LIVE REPORTORANGE CAFE7/26 FRI
Photo by Yoshitaka Kogawa Text by fujirockers.org
Posted on 2019.7.26 18:55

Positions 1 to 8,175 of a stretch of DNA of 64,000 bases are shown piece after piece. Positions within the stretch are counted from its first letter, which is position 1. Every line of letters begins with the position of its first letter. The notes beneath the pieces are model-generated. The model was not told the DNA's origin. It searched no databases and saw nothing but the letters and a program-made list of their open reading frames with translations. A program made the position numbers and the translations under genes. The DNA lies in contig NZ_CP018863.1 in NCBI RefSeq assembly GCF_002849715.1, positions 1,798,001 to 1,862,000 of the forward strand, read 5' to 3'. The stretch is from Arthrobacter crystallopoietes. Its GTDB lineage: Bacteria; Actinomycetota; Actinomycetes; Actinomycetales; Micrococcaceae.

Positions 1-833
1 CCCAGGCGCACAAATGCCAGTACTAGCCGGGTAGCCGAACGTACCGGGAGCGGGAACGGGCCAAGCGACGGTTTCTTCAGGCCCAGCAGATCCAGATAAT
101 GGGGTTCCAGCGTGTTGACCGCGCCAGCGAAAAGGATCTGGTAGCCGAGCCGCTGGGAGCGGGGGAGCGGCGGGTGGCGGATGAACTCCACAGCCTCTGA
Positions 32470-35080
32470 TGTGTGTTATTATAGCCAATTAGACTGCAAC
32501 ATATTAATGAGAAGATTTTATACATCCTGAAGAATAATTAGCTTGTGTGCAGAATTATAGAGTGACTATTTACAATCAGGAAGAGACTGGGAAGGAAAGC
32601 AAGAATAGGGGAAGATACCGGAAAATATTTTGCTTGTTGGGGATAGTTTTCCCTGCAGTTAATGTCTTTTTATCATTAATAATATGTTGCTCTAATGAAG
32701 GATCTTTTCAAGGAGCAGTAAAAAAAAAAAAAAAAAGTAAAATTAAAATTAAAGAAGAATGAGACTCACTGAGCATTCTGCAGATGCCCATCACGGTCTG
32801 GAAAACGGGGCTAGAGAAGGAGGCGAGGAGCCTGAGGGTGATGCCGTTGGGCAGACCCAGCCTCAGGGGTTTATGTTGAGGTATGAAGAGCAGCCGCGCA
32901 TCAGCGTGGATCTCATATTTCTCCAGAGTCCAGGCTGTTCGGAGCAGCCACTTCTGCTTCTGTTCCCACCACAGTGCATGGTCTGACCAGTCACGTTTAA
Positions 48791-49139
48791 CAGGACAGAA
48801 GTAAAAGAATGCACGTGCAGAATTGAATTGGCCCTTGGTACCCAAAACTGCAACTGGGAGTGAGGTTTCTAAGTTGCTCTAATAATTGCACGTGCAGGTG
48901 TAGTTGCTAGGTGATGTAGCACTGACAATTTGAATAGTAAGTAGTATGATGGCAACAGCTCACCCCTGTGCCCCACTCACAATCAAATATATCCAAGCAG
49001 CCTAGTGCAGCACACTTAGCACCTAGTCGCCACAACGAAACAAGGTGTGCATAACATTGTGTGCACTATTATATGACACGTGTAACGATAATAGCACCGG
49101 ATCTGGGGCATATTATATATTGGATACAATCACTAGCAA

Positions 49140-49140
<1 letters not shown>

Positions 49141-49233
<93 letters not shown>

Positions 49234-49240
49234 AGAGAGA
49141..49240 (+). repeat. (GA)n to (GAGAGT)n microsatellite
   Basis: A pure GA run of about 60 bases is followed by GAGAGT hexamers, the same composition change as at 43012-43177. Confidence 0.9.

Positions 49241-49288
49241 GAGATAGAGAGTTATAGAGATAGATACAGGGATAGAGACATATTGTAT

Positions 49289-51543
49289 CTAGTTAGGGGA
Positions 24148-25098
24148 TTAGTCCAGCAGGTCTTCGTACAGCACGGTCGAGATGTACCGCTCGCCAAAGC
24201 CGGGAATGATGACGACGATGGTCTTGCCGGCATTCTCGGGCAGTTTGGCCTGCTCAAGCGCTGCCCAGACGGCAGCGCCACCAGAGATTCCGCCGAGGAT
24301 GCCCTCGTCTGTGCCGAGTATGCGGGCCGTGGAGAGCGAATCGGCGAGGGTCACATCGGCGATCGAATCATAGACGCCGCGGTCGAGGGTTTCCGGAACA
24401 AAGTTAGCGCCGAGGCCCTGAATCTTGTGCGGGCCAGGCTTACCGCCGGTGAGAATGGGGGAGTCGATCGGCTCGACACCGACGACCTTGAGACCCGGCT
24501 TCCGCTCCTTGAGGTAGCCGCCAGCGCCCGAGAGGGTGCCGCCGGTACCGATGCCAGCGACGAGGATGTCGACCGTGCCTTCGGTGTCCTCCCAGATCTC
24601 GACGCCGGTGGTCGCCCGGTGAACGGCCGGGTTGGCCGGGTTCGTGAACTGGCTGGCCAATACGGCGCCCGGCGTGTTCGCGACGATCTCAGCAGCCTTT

Cinnamon hit the relatively small Orange Café stage to the applause of a few dozen enthusiastic fans while Led Zeppelin-ish finger picking on an acoustic guitar was broadcast through the PA speakers. Their stage was adorned by Led Zeppelin logos, and the first song they cranked out was “Rock and Roll” by Led Zeppelin. It quickly became apparent that Cinnamon are, in fact, a Zeppelin tribute band. The crowd cheered enthusiastically at the end of every chorus, and for every classic rock and roll gesture the lead singer performed. The band themselves seemed dedicated to reproducing the original parts of their respective band members; even being faithful to the original falling out of perfect musical time signatures. Their bio states that they even use vintage Les Paul guitars and vintage amplifiers, to mimic the original sounds of the era. And, in that, they do do a faithful job. For the second track of their set, Cinnamon rocked out to “Black Dog”, and the audience even sang in call and response with the lead singer for the break down. The vocalist did his best to mimic Robert Plant’s classic movements to a T. During “Communication Breakdown” it started raining harder and harder, and the faithful crowd proved their fidelity to this tribute act – or to the original band itself – by letting themselves be pelted by the rain in order to listen to this music live. For “Good Times and Bad Times”, the drummer’s fills were fiercely faithful to John Bonham’s original feel. The bass sounded terribly authentic as well, and the player’s axe did resemble a vintage Fender; like John Paul Jones wielded before him. Mid-set, Cinnamon’s lead singer introduces his band as “Cinammon” and says they have been rocking out since the Showa era; which means at least thirty years. The true test of this band’s popularity came as the rain only poured down hard and harder, yet not one member of the audience chose to leave. If anything, the applause seemed to get more intense as the set drew on. When Cinnamon’s singer introduced a track from “Presence”, the crowd went wild. Rhetorically asking “You like that, don’t you” garnered another frenzied round of cheers. Forty minutes into their set, the rain started to die down, and Cinnamon rewarded the audience for their patience by rocking more fiercely than ever. Behind me as I typed, forty-two picnic tables under a tent at stage right were also packed with people attentively listening to the band. Forty-five minutes into their set, as their before-last song came to an end, the crowd cheered, and the lead singer asked them “Did you have fun?” before announcing that Jimmy had brought his double-necked guitar, and that this would be their last song. “Jimmy” began to pick the intro to “Stairway to Heaven” and the crowd went dead silent in rapt attention. Many smartphones were suddenly raised high above the spectators’ heads, in order to capture this spectacle. After “Robert” sang “Sometimes all of our thoughts are misgivings” the audience cheered. It’s almost as if this band had studied all manner of Led Zeppelin’s live footage, and had amalgamated its individual parts for songs from that research. As the lead singer sang the last line, he stopped right before “to heaven” and asked the crowd to sing along. Then, he thanked them as they cheered for the band one last time. The band left the stage as the audience clapped to a rhythm that is typical of Japanese audiences begging for an encore. Cinnamon then returned to given it to them, in the form of “Immigrant Song”; a perfect note-for-note rendition, and the crowd went wild. As the audience cheered enthusiastically at the end of the song, “Robert” named the names of the members of Led Zeppelin, then shouted “People of Japan, let’s meet again!”. The audience roared its approval, and then its members filed away back into the rainy evening.